Patricia Matte Larrain, president of the private, non-profit SIP network of primary and secondary schools, which has been providing top class education to children without economic means for over 150 years, says that although Chile is well covered as far as education infrastructure goes, it must improve quality. She agrees that children from wealthier backgrounds have much better schooling options than those from poorer families, and that “this is very serious, because what we are really talking about is the fact that although there are schools everywhere, they are not of sufficient quality to ensure equal opportunity for the different socio-economic sectors of Chilean society.”
“We have to make a massive change in our education system. I believe that this is Chile’s most pressing issue,” says Mrs. Matte. “Today, we have many companies that are complaining because they cannot find qualified professionals. The government is trying to reform the system; it may not be the largest or the only reform needed, but it is a start.
“Chile has progressed a lot; it is something to be proud of, and this progress took place because a lot of people worked towards it. Now, we will work towards breaking the stagnant quality of our educational system in order to take the next great leap forward.”
Ignacio Sanchez, rector of the Catholic University of Chile, one of the country’s most prestigious universities and its second oldest after the University of Chile, says that Chile’s higher education system is facing both difficult challenges and great opportunities. There are now a million students attending university in Chile, which has a total population of just 17 million, meaning that 45% of adults between the ages of 19 and 25 are in college. This, says the rector, is a great achievement and bodes well for the economic future of the country over the next decades. The challenge, he says, is that “among the upper classes, this average is 95%, while among the more vulnerable segments of the population, the average is 15%.”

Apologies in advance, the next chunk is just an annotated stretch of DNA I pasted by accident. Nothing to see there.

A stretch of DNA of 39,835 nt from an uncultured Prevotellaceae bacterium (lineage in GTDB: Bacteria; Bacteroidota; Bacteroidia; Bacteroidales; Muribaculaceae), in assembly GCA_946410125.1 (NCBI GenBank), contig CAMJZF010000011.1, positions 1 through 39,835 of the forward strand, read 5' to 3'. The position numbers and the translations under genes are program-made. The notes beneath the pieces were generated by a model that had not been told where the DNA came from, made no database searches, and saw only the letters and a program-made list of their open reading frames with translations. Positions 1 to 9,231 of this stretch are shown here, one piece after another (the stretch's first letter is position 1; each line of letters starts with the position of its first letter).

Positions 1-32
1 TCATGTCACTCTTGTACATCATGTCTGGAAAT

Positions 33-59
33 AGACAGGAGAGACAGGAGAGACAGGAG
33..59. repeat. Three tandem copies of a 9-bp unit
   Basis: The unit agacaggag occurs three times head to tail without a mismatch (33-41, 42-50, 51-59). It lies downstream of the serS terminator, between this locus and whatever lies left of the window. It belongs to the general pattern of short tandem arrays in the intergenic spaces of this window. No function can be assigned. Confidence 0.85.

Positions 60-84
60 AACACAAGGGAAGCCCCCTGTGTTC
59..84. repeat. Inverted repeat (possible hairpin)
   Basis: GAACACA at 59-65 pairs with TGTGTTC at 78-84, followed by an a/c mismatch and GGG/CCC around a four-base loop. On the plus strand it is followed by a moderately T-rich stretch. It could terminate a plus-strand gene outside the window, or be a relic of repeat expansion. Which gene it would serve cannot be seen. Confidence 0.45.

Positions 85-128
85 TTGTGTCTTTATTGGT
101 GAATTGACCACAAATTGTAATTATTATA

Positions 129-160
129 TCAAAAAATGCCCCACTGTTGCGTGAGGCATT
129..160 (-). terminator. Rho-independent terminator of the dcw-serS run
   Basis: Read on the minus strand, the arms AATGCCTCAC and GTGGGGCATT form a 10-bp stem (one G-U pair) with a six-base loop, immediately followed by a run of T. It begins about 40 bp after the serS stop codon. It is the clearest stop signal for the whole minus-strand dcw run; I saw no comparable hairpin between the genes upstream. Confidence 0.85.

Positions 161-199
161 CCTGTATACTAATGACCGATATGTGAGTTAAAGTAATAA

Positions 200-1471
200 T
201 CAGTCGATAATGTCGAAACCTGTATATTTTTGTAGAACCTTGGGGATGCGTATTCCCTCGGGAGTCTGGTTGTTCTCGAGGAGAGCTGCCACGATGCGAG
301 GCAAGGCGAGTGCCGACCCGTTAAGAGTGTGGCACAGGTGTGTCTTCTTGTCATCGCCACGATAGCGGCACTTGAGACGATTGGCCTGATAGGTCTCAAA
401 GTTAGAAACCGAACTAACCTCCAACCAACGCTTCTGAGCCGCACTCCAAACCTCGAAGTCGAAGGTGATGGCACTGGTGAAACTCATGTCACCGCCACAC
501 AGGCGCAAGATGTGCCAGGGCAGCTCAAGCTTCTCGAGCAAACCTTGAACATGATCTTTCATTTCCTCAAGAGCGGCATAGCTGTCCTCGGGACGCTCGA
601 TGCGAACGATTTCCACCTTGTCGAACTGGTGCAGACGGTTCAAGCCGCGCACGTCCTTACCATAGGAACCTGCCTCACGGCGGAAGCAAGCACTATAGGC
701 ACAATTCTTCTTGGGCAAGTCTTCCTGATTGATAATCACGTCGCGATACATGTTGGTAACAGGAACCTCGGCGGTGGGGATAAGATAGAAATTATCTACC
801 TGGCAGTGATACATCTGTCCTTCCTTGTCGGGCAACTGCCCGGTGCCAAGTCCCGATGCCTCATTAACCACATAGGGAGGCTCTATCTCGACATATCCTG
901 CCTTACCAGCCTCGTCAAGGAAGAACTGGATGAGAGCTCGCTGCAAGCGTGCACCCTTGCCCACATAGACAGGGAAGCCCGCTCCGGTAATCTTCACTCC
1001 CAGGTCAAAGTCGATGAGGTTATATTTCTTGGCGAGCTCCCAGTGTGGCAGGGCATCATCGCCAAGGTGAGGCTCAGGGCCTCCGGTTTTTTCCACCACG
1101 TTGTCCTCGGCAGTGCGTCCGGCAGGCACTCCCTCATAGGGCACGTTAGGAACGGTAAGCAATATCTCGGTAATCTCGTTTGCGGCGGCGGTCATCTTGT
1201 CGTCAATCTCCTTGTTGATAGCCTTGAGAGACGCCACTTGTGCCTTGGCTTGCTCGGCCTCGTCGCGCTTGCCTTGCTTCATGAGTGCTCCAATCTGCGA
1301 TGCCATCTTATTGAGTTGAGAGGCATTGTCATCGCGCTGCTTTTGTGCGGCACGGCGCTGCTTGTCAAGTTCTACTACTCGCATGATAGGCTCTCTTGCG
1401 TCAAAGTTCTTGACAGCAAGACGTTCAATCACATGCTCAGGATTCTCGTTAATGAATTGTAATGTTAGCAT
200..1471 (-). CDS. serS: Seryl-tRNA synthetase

“Consequently, our country has a level of inequality that must be addressed. The truth is that there are people living off very little and other people who live very well, and this is a challenge for Chile,” says Mr. Sanchez. He points out that Chile is one of just two countries in the world in which the costs of university education are carried more by families than by the government. And while the Catholic University has been producing a good majority of the country’s top graduates for decades, the rector admits that only those who score well on the PSU get in.
In August, Chile’s new education minister, Felipe Bulnes, gave a televised address directed at the student protesters, assuring them that the government was listening to their demands. While President Piñera had stopped short of making university education free for all, the government had made a number of concessions, including dropping interest rates on student loans from 5.6% to 2%, increasing grants and loans to cover 60% of the most vulnerable students (up from 40%), and creating a US$4 billion education fund. The government also offered a constitutional amendment that would guarantee a quality education. Innovation, it would seem, has truly found its way into Chile’s educational system.
As the President said in the McKinsey interview, equality of opportunity is a national goal, and now is the time for Chile to deal with the situation.